Colorado raised the bar on efforts to help shelter animals recently when legislators made shelter dogs and cats the state's official "state pet." Proponents hope that the new status will raise more awareness for rescues and demonstrate the importance of adopting animals.

According to the Denver Post, the proposal was suggested by Colorado schoolchildren. But it did not pass without a touch of controversy. Professional lobbyists representing purebred dog clubs, retailers, groomers and dog-show organizers argued that the new designation might open up an entirely new area for businesses transactions. Several opponents also feel that the shelter pets might not even be Colorado residents. And they claimed that it was discriminatory to snakes, reptiles, birds and other animals.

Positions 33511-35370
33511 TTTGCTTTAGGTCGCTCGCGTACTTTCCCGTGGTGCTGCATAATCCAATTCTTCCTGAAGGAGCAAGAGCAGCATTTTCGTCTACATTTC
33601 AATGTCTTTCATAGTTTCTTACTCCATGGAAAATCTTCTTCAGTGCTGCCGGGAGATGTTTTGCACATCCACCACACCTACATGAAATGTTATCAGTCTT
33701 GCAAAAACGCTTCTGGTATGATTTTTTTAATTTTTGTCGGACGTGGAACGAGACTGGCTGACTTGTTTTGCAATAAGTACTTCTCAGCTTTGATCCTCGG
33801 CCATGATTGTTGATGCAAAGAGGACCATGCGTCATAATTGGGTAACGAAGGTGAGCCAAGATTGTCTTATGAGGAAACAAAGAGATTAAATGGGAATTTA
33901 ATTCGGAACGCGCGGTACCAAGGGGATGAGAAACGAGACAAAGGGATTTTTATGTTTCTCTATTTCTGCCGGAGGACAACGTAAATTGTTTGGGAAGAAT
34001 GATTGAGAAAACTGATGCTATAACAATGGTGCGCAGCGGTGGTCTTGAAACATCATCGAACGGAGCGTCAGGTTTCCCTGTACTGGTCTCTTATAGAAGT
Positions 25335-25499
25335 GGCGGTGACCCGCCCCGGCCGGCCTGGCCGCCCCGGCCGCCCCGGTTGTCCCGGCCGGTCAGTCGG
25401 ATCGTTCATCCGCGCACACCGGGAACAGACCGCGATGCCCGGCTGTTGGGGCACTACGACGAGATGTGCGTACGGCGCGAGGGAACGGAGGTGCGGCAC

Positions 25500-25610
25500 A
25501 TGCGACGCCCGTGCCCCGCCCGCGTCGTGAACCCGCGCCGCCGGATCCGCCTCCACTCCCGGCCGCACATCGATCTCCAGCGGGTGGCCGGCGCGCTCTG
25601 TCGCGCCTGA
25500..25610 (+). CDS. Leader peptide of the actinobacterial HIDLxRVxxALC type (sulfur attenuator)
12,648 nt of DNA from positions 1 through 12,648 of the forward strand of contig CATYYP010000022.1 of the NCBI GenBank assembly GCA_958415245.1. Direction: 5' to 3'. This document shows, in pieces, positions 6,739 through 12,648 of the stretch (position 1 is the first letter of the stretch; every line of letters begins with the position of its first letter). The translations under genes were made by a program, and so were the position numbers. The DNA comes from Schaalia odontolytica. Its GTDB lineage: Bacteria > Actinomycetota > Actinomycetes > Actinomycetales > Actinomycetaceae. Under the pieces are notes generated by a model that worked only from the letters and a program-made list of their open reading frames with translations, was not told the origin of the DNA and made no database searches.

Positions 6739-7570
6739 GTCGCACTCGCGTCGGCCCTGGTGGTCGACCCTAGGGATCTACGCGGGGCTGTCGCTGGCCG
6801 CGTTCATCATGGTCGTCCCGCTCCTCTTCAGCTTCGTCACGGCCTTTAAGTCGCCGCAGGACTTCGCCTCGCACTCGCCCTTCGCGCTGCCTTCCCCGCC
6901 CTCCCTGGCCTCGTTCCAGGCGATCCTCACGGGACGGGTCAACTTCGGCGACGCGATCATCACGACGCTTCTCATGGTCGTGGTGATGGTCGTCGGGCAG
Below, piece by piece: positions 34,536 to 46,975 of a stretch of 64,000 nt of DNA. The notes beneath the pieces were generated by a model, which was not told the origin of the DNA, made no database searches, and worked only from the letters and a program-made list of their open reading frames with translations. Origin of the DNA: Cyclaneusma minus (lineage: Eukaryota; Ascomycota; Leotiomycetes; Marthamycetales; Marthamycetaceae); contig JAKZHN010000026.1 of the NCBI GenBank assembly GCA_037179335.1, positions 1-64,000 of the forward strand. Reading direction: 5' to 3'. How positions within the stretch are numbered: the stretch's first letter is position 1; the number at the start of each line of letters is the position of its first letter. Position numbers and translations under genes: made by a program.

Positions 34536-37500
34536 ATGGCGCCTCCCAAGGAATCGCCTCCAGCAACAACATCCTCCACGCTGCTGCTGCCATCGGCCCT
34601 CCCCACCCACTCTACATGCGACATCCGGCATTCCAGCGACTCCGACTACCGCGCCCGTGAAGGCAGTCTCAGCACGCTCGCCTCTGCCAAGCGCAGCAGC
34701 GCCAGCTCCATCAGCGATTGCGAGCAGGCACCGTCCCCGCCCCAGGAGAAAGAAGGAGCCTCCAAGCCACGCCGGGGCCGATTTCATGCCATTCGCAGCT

But in the end the bill passed and Colorado Gov. John Hickenlooper signed the bill into law to make the designation official. The students from Peakview School in Walsenburg, Colo., who proposed it learned quite a bit about the legislative process, and Colorado's shelter dogs and cats earned the title of "state pet."

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